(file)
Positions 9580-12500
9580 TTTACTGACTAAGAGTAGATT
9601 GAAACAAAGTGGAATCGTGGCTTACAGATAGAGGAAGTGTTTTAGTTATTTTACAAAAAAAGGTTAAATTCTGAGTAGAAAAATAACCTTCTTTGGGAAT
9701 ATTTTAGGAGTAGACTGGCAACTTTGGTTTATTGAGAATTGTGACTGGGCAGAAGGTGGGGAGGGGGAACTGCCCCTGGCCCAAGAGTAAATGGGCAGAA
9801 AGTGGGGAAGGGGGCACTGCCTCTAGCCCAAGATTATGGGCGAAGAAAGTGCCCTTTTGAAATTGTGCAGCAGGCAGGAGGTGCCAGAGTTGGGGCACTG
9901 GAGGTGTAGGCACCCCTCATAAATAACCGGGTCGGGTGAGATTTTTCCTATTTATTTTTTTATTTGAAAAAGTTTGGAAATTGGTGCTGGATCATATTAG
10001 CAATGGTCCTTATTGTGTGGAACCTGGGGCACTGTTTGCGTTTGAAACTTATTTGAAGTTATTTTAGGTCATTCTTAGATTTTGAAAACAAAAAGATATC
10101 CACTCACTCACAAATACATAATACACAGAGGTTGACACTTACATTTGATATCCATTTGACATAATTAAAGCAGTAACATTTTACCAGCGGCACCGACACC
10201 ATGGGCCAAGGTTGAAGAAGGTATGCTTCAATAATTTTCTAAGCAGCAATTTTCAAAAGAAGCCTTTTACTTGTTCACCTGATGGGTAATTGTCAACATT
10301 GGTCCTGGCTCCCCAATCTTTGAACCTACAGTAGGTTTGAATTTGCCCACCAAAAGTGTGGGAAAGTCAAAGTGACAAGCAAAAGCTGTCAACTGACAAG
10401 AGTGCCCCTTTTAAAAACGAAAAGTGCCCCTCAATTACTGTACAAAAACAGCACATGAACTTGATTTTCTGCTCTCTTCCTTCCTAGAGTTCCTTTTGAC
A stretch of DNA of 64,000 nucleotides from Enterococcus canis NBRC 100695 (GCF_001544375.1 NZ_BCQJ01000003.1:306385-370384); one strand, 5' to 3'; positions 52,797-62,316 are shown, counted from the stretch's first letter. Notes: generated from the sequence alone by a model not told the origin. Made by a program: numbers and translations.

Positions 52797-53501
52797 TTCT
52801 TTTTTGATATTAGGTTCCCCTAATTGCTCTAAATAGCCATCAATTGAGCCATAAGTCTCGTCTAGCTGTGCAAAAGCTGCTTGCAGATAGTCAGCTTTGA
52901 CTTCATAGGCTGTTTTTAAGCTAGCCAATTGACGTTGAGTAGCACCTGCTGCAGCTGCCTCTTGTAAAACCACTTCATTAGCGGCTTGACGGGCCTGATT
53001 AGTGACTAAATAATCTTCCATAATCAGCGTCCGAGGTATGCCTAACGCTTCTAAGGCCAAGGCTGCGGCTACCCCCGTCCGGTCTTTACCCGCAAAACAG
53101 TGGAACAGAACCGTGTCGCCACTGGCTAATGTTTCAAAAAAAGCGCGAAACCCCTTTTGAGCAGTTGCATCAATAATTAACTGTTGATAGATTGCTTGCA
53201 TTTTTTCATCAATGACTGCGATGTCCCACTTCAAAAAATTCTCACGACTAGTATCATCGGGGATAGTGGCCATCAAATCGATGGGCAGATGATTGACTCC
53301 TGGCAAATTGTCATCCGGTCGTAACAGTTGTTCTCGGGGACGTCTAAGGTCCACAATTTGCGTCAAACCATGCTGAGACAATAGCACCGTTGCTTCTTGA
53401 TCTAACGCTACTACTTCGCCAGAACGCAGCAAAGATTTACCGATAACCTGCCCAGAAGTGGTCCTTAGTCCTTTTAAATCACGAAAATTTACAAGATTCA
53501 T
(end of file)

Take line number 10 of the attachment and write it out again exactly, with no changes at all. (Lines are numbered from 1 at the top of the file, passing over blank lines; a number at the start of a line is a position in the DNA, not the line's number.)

10301 GGTCCTGGCTCCCCAATCTTTGAACCTACAGTAGGTTTGAATTTGCCCACCAAAAGTGTGGGAAAGTCAAAGTGACAAGCAAAAGCTGTCAACTGACAAG